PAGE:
The Great Myths #23: The Monster Grendel (Anglo-Saxon)
Then from the moor under misty hillsides,
Grendel came gliding girt with God’s anger.
The man-scather sought someone to snatch
from the high hall. He crept under clouds
until the caught sight of the king’s court
whose gilded gables he knew at a glance.
He often had haunted Hrothgar’s house;
but he never found, before or after,
hardier hall-thanes or harder luck.
The joyless giant drew near the door,
which swiftly swung back at the touch of his hand
though bound and fastened with forge-bent bars.
The building’s mouth had been broken open,
and Grendel entered with ill intent.
Swollen with fury, he stalked over flagstones
and looked round the manse where many men lay.
An unlovely light most like a flame
flashed from his eyes, flared through the hall
at young soldiers dozing shoulder to shoulder,
comradely kindred. The cruel creature laughed
in his murderous mind, thinking how many
now living would die before the day dawned,
how glutted with gore he would guzzle his fill.
It was not his fate to finish the feast
he foresaw that night.
Soon the Stalwart,
Hygelac’s kinsman, beheld how the horror,
not one to be idle, went about evil.
For his first feat he suddenly seized
a sleeping soldier, slashed at the flesh,
bit through bones and lapped up the blood
that gushed from veins as he gorged on gobbets.
Swiftly he swallowed those lifeless limbs,
hands and feet whole; then he headed forward
with open palm to plunder the prone.
One man [Beowulf] angled up on his elbow:
the fiend soon found he was facing a foe
whose hand-grip was harder than any other
he ever had met in all middle-earth.
Cravenly cringing, coward at heart,
he longed for a swift escape to his lair,
he bevy of devils. He never had known
from his earliest days such awful anguish.
The captain, recalling his speech to the king,
straightaway stood and hardened his hold.
Fingers fractured. The fiend spun round;
the solder stepped closer. Grendel sought
somehow to slip that grasp and escape,
flee to the fens; but his fingers were caught
in too fierce a grip. His foray had failed;
the harn-wreaker rued his raid on Heorot.
From the hall of the Danes a hellish din
beset every soldier outside the stronghold,
louder than laughter of ale-sodden earls.
A wonder it was the wine-hall withstood
this forceful affray without falling to earth.
That beautiful building was firmly bonded
by iron bands forged with forethought
inside and out. As some have told it,
the struggle swept on and slammed to the floor
many mead-benches massive with gold.
No Scylding elders ever imagined
that any would harm their elk-horned hall,
raze what they had wrought, unless flames arose
to enfold an consume it. Frightful new sounds
burst from the building, unnerved the North-Danes,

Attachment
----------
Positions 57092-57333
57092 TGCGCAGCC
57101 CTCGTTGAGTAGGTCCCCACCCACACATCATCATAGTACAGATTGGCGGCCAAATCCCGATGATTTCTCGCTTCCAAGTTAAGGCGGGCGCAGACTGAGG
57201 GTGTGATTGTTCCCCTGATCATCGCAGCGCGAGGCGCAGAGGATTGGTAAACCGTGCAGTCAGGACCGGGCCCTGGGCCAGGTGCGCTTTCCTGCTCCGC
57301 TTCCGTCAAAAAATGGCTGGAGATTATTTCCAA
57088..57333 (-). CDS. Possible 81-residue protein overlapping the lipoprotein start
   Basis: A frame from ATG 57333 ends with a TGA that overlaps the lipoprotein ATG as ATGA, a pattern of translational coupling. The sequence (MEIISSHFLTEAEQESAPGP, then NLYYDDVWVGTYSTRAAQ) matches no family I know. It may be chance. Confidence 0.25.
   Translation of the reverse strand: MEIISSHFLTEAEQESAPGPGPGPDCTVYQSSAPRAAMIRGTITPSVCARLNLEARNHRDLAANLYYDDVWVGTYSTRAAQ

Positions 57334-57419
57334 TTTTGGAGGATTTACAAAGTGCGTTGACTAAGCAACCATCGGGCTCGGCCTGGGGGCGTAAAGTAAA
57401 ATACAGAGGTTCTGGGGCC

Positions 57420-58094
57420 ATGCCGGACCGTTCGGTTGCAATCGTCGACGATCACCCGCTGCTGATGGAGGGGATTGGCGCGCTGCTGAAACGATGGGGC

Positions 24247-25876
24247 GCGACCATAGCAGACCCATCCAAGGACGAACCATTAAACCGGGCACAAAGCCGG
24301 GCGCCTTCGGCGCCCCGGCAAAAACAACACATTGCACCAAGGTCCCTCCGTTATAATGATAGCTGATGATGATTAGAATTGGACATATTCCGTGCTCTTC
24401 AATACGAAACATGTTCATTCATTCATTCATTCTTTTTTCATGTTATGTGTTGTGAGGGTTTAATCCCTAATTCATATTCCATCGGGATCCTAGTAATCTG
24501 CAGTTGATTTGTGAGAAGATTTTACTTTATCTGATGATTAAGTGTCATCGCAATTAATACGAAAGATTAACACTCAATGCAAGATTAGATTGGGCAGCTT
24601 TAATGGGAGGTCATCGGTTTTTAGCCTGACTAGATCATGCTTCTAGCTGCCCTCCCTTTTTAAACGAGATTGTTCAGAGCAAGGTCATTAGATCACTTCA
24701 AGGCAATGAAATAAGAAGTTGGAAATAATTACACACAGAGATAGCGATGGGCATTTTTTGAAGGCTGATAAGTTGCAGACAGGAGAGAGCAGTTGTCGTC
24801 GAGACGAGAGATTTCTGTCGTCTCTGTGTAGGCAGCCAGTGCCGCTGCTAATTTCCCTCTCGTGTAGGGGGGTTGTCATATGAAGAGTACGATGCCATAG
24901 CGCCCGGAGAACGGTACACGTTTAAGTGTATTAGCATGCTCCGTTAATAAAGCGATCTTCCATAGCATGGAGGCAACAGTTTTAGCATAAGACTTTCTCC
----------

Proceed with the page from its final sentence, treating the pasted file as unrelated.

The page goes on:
each one and all who heard those outcries
outside the walls. Wailing in anguish,
the hellish horror, hateful to God,
sang his dismay, seized by the grip
of a man more mighty than any then living.
That shielder of men meant by no means
to let the death-dealer leave with his life,
a life worthless to anyone elsewhere.
Then the young soldiers swung their old swords
again and again to save their guardian,
their kingly comrade, however they could.
Engaging with Grendel and hoping to hew him
from every side, they scarcely suspected
that blades wielded by worthy warriors
never would cut to the criminal’s quick.
The spell was spun so strongly about him
that the finest iron of any on earth,
that sharpest sword-edge left him unscathed.
Still he was soon to be stripped of his life
and sent on a sore sojourn to Hell.
The strength of his sinews would serve him no more;
no more would he menace mankind with his crimes,
his grudge against God, for the high-hearted kinsman
of King Hygelac had hold of his hand.
Each found the other loathsome in life;
but the murderous man-bane got a great wound
as tendons were torn, shoulder shorn open,
and bone-locks broken. Beowulf gained
glory in war; and Grendel went off
bloody and bent to the boggy hills,
sorrowfully seeking his dreary dwelling.
Surely he sensed his life-span was spent,
his days upon days; but the Danes were grateful:
their wish was fulfilled after fearsome warfare.
Wise and strong-willed, the one from afar
head cleansed Heorot, hall of Hrothgar.
Great among Geats, he was glad of his night-work
ending the evil, his fame-winning feat,
fulfilling his oath to aid the East-Danes,
easing their anguish, healing the horror
they suffered so long, no small distress.
As token of triumph, the troop-leader hung
the shorn-off shoulder and arm by its hand:
the grip of Grendel swung from the gable!
Many a warrior met in the morning
around Hrothgar’s hall, so I have heard.
Folk-leaders fared from near and far
over wide lands to look on the wonder,
the track of the terror, glad he had taken
leave of his life when they looked on footprints
wending away to the mere of monsters.
Weary and weak, defeated in war,
he dripped his blood-trail down to dark water,
tinting the terrible tide where he sank,
spilling his lifeblood to swirl in the surge.
There the doomed one dropped into death
where he long had lurked in his joyless lair,
and Hell received his heathen soul.
– Beowulf, original lines 710-852,
translated by Alan Sullivan and Timothy Murphy,
in their edition, lines 637-759
Also, thanks to Jeff Sypeck for introducing me to this translation. His blog is filled with all things Medieval, and worth losing a few hours in